The In and the Out
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Interventional cardiology is a unique medical discipline with a knowledge base of internal medicine and cardiology coupled with physical skill and analytic thinking common to surgical subspecialties. Not surprising, the training required to become an interventional cardiologist is substantial and ending one’s career as an interventionalist presents special challenges. Given the focus and physical demands required to excel at this discipline, retirement may come early in one’s professional career. Unfortunately, there are no guidelines of when to stop being an interventionalist or what pursuits should follow. In the article, we will discuss the issues most pertinent to the initiation and completion of a career as an interventional cardiologist.
The first challenge in the pursuit of a career as an interventional cardiologist comes during training. In its earliest days, interventions performed in cardiac catheterization laboratory were limited to percutaneous transluminal coronary angioplasty and there was no formal curriculum for trainees.1 Now 40 years later, the coronary interventional cardiologist’s toolbox is vast and includes multiple complex and specialized therapies including stenting, atherectomy, hemodynamic support devices, filters, and thrombectomy. Furthermore, the techniques and strategies for advanced and high-risk interventions have increased in complexity and require more dedicated educational time to master.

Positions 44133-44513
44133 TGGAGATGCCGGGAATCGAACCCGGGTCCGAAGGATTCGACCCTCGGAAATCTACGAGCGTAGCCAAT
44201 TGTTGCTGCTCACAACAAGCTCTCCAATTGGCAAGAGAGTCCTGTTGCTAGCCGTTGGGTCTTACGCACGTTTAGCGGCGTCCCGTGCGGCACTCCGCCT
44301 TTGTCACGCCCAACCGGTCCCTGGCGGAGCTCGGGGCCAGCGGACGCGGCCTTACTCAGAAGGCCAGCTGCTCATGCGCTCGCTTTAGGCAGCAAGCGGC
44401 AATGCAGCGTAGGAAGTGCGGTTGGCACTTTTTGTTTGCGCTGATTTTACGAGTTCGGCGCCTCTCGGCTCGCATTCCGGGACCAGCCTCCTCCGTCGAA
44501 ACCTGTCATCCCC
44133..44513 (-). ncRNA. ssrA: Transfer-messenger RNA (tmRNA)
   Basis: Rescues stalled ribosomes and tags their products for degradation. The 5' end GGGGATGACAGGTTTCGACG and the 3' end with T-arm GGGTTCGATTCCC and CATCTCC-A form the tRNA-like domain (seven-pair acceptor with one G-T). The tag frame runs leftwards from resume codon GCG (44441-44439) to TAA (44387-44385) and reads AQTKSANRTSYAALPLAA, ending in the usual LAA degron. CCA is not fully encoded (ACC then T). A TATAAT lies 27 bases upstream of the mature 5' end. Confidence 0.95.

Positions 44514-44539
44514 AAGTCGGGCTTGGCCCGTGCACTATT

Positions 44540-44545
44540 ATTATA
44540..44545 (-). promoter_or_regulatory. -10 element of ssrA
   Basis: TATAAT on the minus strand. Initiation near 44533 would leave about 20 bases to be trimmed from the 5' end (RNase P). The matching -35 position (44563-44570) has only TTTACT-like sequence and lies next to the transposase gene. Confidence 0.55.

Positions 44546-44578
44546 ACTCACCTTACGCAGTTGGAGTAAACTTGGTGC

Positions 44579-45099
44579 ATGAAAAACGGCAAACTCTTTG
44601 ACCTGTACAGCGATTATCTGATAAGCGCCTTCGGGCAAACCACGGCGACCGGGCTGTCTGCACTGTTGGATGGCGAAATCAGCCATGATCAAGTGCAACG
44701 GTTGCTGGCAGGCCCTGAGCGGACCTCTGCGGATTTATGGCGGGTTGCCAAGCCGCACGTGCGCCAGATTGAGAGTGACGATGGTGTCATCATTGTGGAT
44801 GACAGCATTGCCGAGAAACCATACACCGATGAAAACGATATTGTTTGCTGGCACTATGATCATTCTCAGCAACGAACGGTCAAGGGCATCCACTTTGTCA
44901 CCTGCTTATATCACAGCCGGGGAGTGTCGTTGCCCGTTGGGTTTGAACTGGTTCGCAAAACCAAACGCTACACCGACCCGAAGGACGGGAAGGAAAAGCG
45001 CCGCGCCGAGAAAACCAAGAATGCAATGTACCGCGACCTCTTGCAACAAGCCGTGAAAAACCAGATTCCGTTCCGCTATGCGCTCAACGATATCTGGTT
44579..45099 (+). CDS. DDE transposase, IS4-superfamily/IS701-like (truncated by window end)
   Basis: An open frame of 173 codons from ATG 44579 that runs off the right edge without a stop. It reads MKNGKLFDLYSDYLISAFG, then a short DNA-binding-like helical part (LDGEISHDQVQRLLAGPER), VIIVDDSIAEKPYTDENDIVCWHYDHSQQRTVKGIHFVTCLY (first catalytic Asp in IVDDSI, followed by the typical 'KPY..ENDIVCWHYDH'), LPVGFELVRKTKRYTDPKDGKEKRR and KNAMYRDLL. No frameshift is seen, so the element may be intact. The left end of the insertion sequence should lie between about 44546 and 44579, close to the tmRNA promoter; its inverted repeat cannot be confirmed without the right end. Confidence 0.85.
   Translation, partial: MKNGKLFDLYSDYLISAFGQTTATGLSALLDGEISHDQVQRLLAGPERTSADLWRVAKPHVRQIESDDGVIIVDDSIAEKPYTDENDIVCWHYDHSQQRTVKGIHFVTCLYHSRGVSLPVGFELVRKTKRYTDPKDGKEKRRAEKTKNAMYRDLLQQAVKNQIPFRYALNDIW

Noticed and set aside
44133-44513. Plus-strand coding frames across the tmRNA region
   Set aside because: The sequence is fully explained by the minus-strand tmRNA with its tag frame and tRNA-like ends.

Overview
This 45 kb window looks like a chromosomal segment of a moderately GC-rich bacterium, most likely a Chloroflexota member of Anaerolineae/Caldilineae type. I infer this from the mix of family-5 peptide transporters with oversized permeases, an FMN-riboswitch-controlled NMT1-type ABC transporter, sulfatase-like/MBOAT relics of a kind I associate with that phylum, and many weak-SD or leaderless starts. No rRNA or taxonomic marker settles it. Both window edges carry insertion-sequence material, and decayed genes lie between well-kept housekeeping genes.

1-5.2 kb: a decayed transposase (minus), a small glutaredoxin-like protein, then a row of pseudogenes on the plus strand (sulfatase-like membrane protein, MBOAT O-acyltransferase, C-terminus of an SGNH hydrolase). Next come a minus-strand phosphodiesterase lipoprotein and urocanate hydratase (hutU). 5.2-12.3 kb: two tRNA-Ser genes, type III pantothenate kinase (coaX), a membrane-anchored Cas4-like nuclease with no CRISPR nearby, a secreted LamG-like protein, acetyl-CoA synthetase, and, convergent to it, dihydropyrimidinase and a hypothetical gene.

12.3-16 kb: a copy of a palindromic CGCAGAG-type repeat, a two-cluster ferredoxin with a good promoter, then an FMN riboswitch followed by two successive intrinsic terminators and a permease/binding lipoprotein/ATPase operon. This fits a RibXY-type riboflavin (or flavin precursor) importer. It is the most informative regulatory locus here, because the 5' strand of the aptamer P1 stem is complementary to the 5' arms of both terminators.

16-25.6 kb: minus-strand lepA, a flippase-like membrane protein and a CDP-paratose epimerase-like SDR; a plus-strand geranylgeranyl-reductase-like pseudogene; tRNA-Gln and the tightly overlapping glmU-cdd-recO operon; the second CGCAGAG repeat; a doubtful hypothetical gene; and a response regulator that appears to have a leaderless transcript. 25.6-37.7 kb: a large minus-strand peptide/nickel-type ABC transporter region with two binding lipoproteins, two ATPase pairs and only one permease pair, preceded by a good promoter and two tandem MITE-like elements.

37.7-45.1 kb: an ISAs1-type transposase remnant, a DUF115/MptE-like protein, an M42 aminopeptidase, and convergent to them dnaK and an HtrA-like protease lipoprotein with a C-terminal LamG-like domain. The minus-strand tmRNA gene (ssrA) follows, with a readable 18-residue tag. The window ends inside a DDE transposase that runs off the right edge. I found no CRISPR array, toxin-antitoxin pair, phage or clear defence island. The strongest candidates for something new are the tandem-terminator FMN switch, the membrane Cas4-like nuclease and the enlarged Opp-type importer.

The scope of practice of interventional cardiology is no longer limited to coronary interventions, but rather has expanded to include peripheral vascular and structural interventions. Moreover, the magnitude and complexity of this menu of tasks is so substantial that many say that no single individual interventionalist can master all of them.
To effectively educate trainees in all facets of coronary interventions, while also incorporating training in peripheral vascular and structural interventions, many training programs have expanded from 1 to 2 or 3 years in duration.2 The average trainee will already have spent …